This gives a different light to the spelling. Accidental or premeditated? What do you think?

Steve
 
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#146
Jeremy Hodges (User)
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Re:All Aboard the Devonia 2 Years, 6 Months ago  
Roger Swearingen is a world authority on Stevenson and I'm very much looking forward to reading his RLS biography when Fabers finally publish it, so I was delighted when he followed up my post with his comments on the online record of the Devonia's passenger list. Certainly Louis did not want to give his parents advance warning of his plans to go to California and he devised some pretty elaborate arrangements for having his mail forwarded so those back in Scotland would not know his exact whereabouts. From London, shortly before the Devonia sailed from Greenock, he wrote to his friend and lawyer Charles Baxter, asking him to forward all mail to 'Mr Robert Stephenson, Passenger per Devonia, c/o Henderson Brothers, 49 Union Street, Glasgow'. Presumably that's how the ship's captain got the thinly-disguised spelling. Once Louis was safely on the high seas, and his parents were aware he was generally bound for America, there would be no need to continue the deception - unless there was the risk of being pursued by someone else. As I mention in Chapter 23 of my book, Louis wrote to Baxter from the emigrant train across the States: 'Remember, Charles, you give my address to no one, not even the Queen; it is no part of my programme to bestrew America with my brains'. His parents certainly would not wish him harm, and the main candidate to carry out a revenge killing - Fanny Osbourne's husband Sam - was happily fornicating with someone else in San Francisco and would soon release Fanny from her marriage vows. If Sam was unlikely to gun his wife's lover down, that leaves the vague possibility of Louis being pursued by someone from his past in Scotland. All I can say is that in happier times Louis was most indignant about anyone getting his surname wrong and apparently binned all fan mail, unopened, that failed to spell the name with a 'v' on the envelope.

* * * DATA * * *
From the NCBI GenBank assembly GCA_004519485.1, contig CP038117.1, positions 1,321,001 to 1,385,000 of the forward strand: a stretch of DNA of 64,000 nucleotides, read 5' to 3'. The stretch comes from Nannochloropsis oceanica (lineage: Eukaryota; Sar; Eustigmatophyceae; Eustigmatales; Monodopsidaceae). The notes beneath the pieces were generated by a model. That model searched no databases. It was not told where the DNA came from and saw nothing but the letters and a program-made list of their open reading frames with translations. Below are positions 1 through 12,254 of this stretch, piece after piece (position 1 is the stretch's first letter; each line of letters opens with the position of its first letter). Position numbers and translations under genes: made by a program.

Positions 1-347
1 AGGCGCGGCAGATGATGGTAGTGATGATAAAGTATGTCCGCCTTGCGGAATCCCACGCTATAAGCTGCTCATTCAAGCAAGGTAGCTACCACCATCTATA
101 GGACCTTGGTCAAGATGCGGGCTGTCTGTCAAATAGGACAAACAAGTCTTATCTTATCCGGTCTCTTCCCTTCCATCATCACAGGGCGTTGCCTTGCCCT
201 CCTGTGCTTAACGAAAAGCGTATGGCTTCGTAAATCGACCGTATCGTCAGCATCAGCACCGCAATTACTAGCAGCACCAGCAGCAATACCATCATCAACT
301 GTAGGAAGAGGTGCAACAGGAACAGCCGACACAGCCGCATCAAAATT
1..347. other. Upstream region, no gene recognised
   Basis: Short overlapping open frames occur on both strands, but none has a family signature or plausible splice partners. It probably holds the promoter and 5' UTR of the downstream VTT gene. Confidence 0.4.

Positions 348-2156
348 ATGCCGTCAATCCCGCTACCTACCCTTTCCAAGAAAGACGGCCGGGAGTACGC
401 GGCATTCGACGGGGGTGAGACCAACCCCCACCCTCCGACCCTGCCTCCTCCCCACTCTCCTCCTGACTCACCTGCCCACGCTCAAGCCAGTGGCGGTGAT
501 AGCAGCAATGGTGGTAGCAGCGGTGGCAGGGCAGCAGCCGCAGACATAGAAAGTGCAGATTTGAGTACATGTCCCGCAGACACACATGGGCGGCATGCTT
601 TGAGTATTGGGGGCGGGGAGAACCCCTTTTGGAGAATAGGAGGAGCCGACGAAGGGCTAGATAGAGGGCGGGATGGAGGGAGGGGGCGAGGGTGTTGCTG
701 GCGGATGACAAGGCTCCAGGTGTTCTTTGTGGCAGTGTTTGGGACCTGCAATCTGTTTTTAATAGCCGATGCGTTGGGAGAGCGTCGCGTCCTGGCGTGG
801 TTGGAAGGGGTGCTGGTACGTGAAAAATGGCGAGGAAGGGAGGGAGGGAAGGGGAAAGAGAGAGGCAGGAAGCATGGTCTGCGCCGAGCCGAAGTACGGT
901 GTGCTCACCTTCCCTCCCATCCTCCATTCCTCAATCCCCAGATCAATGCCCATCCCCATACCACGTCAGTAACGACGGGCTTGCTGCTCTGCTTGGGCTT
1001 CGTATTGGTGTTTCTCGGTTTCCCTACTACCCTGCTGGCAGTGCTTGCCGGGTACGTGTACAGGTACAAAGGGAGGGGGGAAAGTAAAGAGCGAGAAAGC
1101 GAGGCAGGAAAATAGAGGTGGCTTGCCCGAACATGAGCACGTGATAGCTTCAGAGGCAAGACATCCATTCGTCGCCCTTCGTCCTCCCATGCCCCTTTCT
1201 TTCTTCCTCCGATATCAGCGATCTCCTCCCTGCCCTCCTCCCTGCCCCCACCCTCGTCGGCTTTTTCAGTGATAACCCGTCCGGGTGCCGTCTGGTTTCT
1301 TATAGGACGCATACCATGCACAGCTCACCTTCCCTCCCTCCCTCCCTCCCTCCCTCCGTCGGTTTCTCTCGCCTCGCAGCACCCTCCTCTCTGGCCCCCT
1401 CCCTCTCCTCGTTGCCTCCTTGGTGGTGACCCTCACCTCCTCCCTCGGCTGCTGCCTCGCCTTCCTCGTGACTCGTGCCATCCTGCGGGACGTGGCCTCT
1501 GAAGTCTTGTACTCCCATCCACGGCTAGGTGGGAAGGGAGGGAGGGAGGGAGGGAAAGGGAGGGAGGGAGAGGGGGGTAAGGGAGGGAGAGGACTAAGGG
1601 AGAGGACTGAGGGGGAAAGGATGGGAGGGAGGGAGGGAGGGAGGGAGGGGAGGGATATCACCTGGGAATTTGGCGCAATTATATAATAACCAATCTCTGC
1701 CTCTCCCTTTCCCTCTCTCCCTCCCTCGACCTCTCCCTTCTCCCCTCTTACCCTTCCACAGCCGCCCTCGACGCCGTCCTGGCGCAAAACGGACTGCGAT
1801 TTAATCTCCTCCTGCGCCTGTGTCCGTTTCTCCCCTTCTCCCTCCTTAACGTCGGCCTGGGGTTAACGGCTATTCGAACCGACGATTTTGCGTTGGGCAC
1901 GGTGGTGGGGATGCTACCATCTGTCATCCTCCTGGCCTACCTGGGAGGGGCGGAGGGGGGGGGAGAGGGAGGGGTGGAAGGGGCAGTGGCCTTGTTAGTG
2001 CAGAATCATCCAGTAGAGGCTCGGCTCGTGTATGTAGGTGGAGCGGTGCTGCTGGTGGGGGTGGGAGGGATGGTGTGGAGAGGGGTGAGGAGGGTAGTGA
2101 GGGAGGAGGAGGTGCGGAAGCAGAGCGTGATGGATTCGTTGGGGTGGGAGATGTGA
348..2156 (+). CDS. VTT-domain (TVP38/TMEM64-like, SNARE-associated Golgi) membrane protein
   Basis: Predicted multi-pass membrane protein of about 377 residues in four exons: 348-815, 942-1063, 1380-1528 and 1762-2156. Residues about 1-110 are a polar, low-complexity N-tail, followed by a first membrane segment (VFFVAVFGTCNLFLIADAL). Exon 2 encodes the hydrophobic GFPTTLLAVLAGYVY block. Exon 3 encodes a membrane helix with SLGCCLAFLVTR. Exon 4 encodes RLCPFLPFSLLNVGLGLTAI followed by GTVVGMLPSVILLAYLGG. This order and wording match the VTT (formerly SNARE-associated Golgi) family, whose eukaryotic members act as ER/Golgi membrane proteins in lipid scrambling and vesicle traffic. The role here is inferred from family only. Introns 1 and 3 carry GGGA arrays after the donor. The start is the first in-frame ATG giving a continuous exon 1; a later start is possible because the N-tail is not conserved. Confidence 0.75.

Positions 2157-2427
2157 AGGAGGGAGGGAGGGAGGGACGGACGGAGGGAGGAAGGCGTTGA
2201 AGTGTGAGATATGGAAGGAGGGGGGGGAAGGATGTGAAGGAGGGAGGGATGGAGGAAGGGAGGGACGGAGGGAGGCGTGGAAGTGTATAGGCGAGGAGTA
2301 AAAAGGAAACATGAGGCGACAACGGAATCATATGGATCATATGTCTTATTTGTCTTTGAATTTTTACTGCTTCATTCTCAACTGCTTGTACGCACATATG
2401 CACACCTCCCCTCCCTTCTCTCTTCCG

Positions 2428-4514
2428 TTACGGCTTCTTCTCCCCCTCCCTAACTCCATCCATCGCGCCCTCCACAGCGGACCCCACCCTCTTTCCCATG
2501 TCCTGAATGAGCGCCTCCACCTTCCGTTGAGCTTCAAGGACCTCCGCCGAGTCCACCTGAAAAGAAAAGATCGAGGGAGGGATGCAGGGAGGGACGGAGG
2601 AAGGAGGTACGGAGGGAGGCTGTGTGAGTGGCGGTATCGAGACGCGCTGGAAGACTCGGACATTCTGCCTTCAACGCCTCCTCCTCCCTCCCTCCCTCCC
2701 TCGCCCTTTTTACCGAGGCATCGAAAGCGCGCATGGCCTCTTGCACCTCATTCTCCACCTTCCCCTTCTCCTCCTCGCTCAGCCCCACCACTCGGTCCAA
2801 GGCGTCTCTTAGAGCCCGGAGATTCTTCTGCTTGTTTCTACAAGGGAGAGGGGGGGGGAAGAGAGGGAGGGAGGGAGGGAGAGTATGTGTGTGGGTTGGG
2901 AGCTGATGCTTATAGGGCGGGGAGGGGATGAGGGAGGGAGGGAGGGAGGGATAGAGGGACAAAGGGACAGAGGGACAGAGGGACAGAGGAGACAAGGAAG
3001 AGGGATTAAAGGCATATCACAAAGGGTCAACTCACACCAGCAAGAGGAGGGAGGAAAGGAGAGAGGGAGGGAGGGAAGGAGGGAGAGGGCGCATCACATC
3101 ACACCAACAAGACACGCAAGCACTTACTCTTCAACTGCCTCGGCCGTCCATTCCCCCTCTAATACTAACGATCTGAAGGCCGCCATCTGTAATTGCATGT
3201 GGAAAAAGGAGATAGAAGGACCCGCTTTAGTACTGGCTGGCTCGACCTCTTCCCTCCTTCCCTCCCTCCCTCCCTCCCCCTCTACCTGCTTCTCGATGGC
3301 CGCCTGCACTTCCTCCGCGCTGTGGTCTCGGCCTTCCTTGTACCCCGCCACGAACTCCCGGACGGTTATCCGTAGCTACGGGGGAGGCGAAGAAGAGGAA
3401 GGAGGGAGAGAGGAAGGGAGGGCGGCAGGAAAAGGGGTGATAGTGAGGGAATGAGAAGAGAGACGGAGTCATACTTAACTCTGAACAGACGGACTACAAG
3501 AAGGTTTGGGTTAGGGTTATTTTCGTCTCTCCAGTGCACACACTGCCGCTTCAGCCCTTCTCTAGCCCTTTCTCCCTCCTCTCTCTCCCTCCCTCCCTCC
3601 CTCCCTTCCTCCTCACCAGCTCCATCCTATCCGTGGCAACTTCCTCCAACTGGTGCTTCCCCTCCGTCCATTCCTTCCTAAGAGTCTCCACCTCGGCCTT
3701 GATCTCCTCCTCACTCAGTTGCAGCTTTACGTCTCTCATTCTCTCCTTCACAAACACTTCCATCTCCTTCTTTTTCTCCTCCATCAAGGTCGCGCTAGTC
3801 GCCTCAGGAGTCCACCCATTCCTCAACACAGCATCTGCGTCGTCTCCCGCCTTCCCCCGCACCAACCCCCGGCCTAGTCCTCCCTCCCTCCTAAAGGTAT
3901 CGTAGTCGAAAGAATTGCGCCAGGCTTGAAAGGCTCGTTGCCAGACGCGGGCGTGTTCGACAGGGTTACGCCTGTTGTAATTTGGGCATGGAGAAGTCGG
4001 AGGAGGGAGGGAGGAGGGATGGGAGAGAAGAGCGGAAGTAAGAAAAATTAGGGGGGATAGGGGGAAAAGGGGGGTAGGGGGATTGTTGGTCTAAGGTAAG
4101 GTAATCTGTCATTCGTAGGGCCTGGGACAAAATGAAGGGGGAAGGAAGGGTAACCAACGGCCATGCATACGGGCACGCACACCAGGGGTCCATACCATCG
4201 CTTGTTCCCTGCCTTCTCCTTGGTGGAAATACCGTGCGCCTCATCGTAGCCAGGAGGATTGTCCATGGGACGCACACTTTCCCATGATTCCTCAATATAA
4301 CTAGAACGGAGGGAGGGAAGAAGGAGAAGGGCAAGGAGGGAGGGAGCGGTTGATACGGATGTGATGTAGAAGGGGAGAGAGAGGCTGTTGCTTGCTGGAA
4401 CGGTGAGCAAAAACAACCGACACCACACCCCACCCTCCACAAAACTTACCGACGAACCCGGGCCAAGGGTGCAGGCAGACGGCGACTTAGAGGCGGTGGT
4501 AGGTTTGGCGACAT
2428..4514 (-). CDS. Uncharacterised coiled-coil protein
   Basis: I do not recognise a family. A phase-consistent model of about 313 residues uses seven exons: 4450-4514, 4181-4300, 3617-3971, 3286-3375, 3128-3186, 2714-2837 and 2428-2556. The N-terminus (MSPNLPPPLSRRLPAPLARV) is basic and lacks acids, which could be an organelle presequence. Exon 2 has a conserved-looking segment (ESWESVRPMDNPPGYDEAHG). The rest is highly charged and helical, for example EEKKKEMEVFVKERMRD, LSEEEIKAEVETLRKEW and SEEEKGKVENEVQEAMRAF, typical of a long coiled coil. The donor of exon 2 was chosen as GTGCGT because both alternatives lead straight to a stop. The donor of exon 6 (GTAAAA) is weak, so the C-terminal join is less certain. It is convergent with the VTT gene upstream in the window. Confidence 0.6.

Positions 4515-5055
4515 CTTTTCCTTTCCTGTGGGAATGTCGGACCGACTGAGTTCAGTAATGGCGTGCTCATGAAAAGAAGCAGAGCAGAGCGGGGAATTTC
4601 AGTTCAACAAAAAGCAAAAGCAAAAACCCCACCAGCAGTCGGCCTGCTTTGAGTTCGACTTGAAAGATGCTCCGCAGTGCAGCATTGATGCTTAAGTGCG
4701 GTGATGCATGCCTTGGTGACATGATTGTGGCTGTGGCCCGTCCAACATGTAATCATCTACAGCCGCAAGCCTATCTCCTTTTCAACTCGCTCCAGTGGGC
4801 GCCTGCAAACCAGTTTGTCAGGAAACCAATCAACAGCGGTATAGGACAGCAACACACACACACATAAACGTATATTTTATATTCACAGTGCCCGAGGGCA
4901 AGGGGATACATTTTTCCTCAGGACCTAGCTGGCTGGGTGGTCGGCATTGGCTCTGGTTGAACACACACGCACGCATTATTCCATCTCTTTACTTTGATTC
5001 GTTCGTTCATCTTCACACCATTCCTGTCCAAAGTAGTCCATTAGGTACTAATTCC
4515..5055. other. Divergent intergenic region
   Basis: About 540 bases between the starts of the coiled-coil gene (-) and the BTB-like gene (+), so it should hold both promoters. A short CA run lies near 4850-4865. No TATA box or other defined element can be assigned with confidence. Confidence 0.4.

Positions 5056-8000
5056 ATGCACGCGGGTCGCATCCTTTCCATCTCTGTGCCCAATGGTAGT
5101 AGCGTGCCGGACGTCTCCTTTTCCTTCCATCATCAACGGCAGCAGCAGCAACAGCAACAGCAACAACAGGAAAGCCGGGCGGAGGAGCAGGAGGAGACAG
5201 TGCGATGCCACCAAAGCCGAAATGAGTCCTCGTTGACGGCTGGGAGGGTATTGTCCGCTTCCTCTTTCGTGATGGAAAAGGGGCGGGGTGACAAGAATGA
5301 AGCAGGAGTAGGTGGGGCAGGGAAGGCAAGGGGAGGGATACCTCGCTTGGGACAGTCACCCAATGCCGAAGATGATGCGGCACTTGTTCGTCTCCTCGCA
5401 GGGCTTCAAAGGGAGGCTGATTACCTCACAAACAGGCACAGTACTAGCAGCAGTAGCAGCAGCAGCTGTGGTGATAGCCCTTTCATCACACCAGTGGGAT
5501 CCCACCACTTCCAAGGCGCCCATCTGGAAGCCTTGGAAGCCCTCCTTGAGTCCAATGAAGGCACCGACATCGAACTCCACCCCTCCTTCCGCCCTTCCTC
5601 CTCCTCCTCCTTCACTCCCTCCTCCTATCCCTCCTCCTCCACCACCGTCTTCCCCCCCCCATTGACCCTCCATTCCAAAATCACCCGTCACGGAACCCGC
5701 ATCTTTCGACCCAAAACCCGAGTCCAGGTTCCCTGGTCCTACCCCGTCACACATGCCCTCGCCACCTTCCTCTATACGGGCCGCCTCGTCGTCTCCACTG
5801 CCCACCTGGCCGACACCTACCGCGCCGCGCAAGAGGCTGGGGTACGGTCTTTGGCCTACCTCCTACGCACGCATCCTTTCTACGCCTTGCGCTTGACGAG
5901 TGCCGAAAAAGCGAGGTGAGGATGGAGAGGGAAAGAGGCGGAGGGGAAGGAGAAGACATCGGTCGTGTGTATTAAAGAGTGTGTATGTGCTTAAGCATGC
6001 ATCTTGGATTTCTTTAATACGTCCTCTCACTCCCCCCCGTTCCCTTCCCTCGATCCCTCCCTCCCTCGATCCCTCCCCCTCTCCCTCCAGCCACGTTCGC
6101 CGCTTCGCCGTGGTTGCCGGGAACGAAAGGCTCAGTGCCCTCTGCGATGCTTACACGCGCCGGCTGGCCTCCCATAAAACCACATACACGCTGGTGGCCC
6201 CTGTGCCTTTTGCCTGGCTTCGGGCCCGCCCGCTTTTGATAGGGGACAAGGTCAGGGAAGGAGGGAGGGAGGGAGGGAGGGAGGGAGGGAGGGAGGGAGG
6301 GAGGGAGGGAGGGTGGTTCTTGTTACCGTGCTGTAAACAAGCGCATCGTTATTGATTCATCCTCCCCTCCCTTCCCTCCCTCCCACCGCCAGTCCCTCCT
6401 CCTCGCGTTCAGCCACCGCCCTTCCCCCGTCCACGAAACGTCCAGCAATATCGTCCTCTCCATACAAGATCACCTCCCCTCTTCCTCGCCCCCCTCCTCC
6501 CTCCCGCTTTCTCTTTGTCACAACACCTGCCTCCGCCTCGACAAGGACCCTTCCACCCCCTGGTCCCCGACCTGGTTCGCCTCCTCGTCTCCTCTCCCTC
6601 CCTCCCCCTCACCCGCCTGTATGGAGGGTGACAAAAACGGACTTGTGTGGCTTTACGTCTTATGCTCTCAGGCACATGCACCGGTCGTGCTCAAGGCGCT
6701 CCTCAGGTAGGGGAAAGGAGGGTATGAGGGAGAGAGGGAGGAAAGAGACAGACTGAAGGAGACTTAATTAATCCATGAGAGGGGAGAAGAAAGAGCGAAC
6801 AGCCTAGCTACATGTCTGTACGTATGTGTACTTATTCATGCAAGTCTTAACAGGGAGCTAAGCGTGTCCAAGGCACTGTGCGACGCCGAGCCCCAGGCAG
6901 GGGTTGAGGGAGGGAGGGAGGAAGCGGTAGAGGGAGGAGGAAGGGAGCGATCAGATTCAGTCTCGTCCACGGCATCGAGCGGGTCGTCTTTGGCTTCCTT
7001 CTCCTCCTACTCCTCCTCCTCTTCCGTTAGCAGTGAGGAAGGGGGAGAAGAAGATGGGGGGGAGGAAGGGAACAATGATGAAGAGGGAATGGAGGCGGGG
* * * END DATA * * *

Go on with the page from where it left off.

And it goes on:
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#147
Steve (User)
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Re:All Aboard the Devonia 2 Years, 6 Months ago  
Thanks for your reply Jeremy. Can I ask, how many chapters does your book have?
 
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#148
Jeremy Hodges (User)
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Re:All Aboard the Devonia 2 Years, 6 Months ago  
Lamplit, Vicious Fairy Land is in 26 chapters and runs to some 198,000 words - the same length as Claire Harman's RLS biography, which HarperCollins found perfectly publishable. I'm still waiting for a publisher to follow suit with mine. Meanwhile, it's all downloadable free of charge from this website and I still harbour hopes that someone out there will read it all. Any feedback, positive or negative, is always welcome!
 
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#149
Steve (User)
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Re:All Aboard the Devonia 2 Years, 6 Months ago  
Thank you for your reply Jeremy. I have read a few chapters of your book and will finish it off soon: I also have sitting on my desk, JP Hennessy and P Callow to read (after I have finished 'In the South seas'. :-)